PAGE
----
2 Philadelphia officers accused of severely beating man

In this undated photo provided by the Philadelphia District Attorney's Office, Najee Rivera is shown. Philadelphia Police Office Sean McKnight and Kevin Robinson face brutality charges after prosecutors say they knocked a Rivera off a scooter and beat him so severely another officer thought the bloodied man had been shot. McKnight and Robinson were charged Thursday, Feb. 5, 2015 with assault, criminal conspiracy and reckless endangerment. They're also charged with lying about the May 2013 incident. (AP Photo/Philadelphia District Attorney's Office)
In this undated photo provided by the Philadelphia District Attorney’s Office, Najee Rivera is shown.  (AP Photo/Philadelphia District Attorney’s Office)

PHILADELPHIA (AP) — Two city police officers were arrested Thursday and accused of knocking a man off a scooter and beating him so severely that another officer thought he had been shot.
Officers Sean McKnight, 30, and Kevin Robinson, 26, were immediately suspended for 30 days and will likely be fired, Police Commissioner Charles Ramsey said. The pair had been off the street while a grand jury investigated.
Ramsey said the officers acted improperly and in total violation of department training.
“No one, not even police officers, is above the law,” District Attorney Seth Williams said as a video screen showed Najee Rivera’s beaten, swollen face.
Robinson’s attorney, Fortunato Perri Jr., said Rivera fled and refused commands to show his hands. “Once he’s under control, there’s no further physical” confrontation, Perri said.
McKnight’s attorney, Brian McMonagle, did not immediately return a message seeking comment.
In this undated photo combination provided by the Philadelphia District Attorney's Office, Officers Sean McKnight, left, and Kevin Robinson are shown. The two officers face brutality charges after prosecutors say they knocked a man off a scooter and beat him so severely another officer thought the bloodied man had been shot. They were charged Thursday, Feb. 5, 2015 with assault, criminal conspiracy and reckless endangerment. They're also charged with lying about the May 2013 incident. (AP Photo/Philadelphia District Attorney's Office)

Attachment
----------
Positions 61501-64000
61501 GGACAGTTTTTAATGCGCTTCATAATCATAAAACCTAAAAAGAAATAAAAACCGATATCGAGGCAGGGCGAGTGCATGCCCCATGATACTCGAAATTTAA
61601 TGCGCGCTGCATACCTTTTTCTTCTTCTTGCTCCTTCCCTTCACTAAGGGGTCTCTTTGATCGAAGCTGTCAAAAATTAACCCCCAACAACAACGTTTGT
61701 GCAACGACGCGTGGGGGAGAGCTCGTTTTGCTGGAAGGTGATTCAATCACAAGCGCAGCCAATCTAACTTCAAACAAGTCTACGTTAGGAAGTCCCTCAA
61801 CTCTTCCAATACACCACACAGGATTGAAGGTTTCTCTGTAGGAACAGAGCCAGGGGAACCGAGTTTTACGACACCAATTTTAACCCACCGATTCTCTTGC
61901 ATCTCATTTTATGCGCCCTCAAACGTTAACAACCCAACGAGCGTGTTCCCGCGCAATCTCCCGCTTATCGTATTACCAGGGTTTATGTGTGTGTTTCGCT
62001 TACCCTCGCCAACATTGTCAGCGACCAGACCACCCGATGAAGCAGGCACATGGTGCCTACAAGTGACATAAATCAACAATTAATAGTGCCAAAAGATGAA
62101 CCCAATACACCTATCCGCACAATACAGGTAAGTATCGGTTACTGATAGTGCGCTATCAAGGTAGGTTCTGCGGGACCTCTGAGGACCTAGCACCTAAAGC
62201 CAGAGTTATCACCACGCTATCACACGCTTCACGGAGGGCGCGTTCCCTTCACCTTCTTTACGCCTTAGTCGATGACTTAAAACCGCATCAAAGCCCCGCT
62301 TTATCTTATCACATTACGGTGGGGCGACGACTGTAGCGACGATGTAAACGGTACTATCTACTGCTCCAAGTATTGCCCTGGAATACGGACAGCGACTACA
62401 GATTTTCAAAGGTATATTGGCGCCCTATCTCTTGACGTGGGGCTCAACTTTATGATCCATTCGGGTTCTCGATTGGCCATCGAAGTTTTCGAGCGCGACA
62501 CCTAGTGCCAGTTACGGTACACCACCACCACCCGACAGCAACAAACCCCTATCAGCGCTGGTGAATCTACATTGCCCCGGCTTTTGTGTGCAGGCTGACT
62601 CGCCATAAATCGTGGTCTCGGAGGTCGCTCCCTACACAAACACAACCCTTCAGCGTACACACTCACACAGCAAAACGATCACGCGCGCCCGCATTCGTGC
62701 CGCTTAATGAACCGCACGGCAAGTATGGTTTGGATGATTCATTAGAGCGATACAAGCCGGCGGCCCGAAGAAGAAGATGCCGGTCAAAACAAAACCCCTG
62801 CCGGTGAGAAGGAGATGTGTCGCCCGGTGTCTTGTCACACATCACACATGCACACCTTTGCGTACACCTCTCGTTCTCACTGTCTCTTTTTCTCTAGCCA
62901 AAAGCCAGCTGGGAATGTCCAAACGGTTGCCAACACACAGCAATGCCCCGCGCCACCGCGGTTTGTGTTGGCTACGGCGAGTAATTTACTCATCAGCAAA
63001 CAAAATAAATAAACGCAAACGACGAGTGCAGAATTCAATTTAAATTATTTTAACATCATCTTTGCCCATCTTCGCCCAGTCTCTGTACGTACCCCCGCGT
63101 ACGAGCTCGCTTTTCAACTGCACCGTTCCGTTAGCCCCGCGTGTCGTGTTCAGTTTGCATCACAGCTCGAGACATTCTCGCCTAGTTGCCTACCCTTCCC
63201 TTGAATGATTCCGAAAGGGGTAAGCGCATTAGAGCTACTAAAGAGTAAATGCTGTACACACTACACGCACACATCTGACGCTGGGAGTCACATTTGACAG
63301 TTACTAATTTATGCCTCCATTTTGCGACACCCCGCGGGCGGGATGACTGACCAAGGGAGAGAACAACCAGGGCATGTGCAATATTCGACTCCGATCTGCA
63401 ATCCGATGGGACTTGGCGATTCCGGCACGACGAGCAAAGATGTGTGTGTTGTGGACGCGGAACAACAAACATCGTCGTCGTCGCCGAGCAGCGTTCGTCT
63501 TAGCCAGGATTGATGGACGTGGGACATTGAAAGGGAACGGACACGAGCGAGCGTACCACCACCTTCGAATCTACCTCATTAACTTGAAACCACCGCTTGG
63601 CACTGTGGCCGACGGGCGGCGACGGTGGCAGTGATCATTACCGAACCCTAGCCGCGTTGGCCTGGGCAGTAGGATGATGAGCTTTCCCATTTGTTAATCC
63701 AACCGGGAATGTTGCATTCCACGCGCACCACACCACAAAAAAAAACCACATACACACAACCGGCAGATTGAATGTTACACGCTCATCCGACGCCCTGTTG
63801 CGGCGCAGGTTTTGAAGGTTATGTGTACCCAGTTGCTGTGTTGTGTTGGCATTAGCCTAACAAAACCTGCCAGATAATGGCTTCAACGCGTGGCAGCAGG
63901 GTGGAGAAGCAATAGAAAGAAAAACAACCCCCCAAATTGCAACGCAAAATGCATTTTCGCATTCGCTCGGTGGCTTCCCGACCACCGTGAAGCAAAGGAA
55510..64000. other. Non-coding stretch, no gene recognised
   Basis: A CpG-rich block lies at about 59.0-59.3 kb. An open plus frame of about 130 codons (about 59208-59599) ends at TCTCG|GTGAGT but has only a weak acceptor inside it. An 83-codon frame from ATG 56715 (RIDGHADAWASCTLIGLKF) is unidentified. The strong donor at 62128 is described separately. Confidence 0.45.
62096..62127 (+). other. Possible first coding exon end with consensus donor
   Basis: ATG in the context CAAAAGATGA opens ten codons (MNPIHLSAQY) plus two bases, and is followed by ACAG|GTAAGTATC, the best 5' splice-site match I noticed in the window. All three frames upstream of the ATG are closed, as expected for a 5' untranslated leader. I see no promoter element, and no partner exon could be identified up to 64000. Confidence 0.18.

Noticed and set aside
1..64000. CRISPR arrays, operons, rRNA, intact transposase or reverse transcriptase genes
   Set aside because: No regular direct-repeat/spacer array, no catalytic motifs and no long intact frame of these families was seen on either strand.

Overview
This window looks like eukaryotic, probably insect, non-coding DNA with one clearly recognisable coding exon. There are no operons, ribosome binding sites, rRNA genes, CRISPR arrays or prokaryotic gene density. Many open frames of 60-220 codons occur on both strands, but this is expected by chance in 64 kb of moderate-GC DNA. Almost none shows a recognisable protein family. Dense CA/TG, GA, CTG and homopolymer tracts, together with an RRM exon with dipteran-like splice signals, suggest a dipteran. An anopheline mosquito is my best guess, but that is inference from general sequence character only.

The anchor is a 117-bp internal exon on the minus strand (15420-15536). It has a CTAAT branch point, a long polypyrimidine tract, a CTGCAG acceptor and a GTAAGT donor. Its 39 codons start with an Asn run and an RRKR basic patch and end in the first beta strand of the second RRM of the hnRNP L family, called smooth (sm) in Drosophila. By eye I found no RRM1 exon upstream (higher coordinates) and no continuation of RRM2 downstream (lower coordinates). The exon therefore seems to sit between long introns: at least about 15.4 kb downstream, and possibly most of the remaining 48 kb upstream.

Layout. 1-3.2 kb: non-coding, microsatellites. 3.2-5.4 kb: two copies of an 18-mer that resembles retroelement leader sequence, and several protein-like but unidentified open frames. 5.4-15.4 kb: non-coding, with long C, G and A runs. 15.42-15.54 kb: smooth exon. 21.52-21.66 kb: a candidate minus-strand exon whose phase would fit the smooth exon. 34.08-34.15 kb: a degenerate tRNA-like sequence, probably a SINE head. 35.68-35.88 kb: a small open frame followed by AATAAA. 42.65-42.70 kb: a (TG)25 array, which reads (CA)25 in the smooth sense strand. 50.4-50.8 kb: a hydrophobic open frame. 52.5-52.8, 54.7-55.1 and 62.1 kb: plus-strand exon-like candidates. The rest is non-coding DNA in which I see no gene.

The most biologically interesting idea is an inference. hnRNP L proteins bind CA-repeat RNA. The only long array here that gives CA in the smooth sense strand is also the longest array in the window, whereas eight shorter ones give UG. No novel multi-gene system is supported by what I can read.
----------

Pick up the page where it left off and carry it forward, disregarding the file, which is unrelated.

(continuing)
In this undated photo combination provided by the Philadelphia District Attorney’s Office, Officers Sean McKnight, left, and Kevin Robinson are shown.  (AP Photo/Philadelphia District Attorney’s Office)

The officers lied to their colleagues and superiors about the May 2013 encounter in North Philadelphia by casting Rivera as the antagonist and charging him with aggravated assault and resisting arrest, Ramsey and Williams said.
Williams said he dropped those charges and turned his attention to the officers when video surfaced showing them beating Rivera with their fists and batons after one of the officers reached out a cruiser window and knocked him from the scooter.
Rivera, 22, was frightened and drove away from the initial contact with the officers, Williams said. Ramsey said the officers violated protocol by pursuing him without activating their lights and sirens and that Rivera never resisted once they knocked him to the ground and held him against a wall.
Philadelphia Police Commissioner Charles Ramsey, left, listens as District Attorney Seth Williams speaks during a news conference, Thursday, Feb. 5, 2015, in Philadelphia. Two Philadelphia police officers face brutality charges after prosecutors say they knocked a man off a scooter and beat him so severely another officer thought the bloodied man had been shot. (AP Photo/Matt Rourke)
Philadelphia Police Commissioner Charles Ramsey, left, listens as District Attorney Seth Williams speaks during a news conference, Thursday, Feb. 5, 2015, in Philadelphia.  (AP Photo/Matt Rourke)

“Another officer arrived on the scene and thought that Mr. Rivera had been shot because there was so much blood on the ground,” Williams said.
McKnight, a seven-year police veteran, and Robinson, a six-year veteran, were charged with aggravated assault, criminal conspiracy, reckless endangerment, lying to authorities, falsifying records and obstructing justice.
The city has settled a lawsuit filed by Rivera for $200,000, Williams said.
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